Deportation Research Clinic

U.S. Citizens Detained and Deported

The Deportation Research Clinic has worked with many U.S. citizens unlawfully detained or deported by the U.S. government. For more information on their cases, read below. (For background, see "U.S. Government Unlawfully Detaining and Deporting U.S. Citizens," Virginia J. of Social Policy and the Law (2011), 115 pp.)

Lorenzo Palma

July 2015. Stevens encounters U.S. citizen Lorenzo Palma detained in Houston for over a year, finds documents, and works with Andrew Free to obtain termination order in February 2016. Clinic assistant Hayley Hopkins transcribed oral order for Palma to submit for U.S. passport.

For more information, see the States Without Nations blog.

Roberto Dominquez

Basinette tag for Roberto DominquezRoberto Dominquez was born in Lawrence, Massachussetts and thus a U.S. citizen at birth. Nonetheless, he was banished for ten years to the Dominican Republic.

In 2009, he obtained his U.S. passport and returned home. In 2011, after Roberto filed a lawsuit for his wrongful deportation, the State Department revoked his passport. After being approached by the Deportation Research Clinic, The Cardozo Law School Immigration Justice Clinic has been representing Roberto since September 2013, and has gone to federal court demanding his own government recognize him as a U.S.citizen. (The photo is of his original basinette tag.)

Copious additional documents tie plaintiff Roberto to the Roberto Dominguez on record as born on his birthday in the Lawrence Hospital. The U.S. government attorney will not return phone inquiries; the government answer conjures a world with two Roberto Dominguezes, both born in November 1979, both with parents at the same address, but one born in Lawrence, while the Plaintiff was born in Santo Domingo, and magically acquired the documents for the Roberto Dominguez born in the USA.

For more background on this case, please go here.

Esteban Tiznado

Esteban Tiznado, photographed by Border Patrol in Arizona desert after capture in 2011.In 2008, a jury found Esteban Tiznado Not Guilty of Illegal Reentry because of documents and testimony affirming his U.S. citizenship. Immediately after, ICE ignored the verdict and deported him. The Clinic obtained records under the Freedom of Information Act (FOIA) and revealed that Citizenship and Immigration Services in the 1980s hid evidence that would affirm his U.S. citizenship.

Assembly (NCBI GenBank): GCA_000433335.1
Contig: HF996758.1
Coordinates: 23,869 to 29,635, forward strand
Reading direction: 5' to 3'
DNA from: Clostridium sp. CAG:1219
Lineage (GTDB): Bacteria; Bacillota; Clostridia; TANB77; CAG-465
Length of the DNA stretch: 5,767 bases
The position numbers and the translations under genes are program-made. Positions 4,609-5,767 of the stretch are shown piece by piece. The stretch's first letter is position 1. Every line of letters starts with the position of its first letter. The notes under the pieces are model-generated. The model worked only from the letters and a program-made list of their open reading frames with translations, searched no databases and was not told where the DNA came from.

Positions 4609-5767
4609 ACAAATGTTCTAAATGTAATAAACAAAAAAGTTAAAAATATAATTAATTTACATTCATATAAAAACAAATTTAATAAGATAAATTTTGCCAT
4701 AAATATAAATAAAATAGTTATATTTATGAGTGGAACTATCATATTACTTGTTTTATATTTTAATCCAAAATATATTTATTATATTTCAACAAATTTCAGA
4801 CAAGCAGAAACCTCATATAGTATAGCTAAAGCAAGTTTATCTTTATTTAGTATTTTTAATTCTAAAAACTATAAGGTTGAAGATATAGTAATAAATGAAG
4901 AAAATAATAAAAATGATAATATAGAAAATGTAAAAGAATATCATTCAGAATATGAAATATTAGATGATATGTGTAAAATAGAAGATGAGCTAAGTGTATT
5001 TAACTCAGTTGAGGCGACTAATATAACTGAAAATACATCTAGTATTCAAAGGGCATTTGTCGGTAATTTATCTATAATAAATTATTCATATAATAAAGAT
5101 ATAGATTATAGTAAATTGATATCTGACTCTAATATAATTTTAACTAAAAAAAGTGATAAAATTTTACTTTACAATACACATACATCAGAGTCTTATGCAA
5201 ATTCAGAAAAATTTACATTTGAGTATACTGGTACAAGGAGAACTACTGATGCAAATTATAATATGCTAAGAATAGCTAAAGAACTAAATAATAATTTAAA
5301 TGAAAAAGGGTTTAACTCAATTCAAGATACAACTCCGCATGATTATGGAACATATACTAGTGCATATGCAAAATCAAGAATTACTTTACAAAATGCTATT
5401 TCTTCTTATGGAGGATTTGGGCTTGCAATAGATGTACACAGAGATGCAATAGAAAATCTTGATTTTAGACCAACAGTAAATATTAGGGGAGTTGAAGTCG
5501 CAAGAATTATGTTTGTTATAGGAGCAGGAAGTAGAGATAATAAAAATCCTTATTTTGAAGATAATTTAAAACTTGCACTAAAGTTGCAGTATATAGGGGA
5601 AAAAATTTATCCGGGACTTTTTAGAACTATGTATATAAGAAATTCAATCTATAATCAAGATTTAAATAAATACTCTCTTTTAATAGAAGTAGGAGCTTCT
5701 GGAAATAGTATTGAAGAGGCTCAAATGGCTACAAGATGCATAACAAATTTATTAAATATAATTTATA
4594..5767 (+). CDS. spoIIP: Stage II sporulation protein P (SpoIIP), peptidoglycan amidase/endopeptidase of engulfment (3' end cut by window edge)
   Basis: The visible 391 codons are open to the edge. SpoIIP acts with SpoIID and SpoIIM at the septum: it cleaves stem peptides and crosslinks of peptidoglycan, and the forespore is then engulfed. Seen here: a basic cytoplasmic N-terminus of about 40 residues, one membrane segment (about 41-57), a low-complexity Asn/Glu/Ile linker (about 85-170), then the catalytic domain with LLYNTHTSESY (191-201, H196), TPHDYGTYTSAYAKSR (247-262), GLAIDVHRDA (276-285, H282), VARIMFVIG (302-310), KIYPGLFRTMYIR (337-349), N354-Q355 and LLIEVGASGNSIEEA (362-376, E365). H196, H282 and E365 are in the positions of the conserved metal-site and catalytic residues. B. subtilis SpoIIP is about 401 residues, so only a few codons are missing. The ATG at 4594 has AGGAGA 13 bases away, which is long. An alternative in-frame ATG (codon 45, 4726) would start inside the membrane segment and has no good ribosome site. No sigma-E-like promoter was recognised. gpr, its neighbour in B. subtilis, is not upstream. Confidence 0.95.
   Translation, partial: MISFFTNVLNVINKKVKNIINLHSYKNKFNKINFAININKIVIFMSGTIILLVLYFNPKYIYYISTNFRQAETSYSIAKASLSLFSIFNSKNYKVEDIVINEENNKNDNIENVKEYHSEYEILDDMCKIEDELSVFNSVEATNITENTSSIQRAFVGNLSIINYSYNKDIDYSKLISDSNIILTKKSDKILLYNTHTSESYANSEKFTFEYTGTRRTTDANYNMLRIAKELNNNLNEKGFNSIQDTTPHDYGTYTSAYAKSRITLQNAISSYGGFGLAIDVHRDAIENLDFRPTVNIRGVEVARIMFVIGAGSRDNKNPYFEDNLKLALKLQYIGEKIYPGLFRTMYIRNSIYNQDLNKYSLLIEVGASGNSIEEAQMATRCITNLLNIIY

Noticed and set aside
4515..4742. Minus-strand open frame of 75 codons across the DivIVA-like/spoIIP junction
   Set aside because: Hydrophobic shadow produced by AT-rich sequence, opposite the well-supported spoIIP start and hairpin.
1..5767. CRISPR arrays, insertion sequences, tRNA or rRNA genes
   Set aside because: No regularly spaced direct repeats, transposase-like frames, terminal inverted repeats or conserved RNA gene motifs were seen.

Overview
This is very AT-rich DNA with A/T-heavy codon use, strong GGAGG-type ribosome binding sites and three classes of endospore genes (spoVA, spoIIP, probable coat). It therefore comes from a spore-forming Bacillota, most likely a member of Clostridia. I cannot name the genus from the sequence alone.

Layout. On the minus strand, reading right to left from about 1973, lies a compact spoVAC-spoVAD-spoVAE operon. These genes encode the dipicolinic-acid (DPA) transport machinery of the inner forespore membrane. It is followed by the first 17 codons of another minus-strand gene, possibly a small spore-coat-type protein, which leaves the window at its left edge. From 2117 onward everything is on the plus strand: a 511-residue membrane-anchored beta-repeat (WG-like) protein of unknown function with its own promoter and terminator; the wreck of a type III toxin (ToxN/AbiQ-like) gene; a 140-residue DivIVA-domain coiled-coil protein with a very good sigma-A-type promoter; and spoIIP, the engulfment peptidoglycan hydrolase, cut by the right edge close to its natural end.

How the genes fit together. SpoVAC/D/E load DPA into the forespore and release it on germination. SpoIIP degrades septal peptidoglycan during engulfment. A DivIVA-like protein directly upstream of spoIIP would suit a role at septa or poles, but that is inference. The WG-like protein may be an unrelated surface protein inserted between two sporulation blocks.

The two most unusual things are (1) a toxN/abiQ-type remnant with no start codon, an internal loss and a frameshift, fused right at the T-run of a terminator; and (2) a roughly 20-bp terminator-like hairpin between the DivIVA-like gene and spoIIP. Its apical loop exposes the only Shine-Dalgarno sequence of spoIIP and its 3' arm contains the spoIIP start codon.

Tiznado is presently living in the United States following Ninth Circuit remand of his case, but ICE still is trying to deport him and he is unable to obtain government documents and the consequent protections and rights of U.S. citizenship.  Al Jazeera documented his case in 2013. (Photo: Esteban Tiznado, photograph by Border Patrol in Arizona desert after capture on February 23, 2011.)

Mark Lyttle

United States citizen Mark Lyttle, deported to Mexico, collects $175,000 from settlement of lawsuit brought against the federal government. Clinic Director Jacqueline Stevens obtained Lyttle's file under the Freedom of Information Act (FOIA) and brought his case to the ACLU.

Jhon Ocampo

United States citizen Jhon Ocampo, handcuffed at home and locked up in three Illinois deportation jails; Immigration and Customs Enforcement agents ignore his own statements about his U.S. citizenship. Held until lawyer, who provides no additional paperwork, calls the deportation jail. Clinic breaks story, covered in investigative story in Illinois Times. Filed FOIA request for file, brought case to attention of National Immigrant Justice Center. (Photo: Jhon Ocampo, Springfield, IL.)

UPDATE: Ocampo settles lawsuit, May, 2016.